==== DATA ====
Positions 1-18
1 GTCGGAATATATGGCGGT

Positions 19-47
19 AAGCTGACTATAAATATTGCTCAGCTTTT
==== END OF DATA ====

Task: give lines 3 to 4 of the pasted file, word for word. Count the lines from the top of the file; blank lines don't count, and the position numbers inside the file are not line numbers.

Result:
Positions 19-47
19 AAGCTGACTATAAATATTGCTCAGCTTTT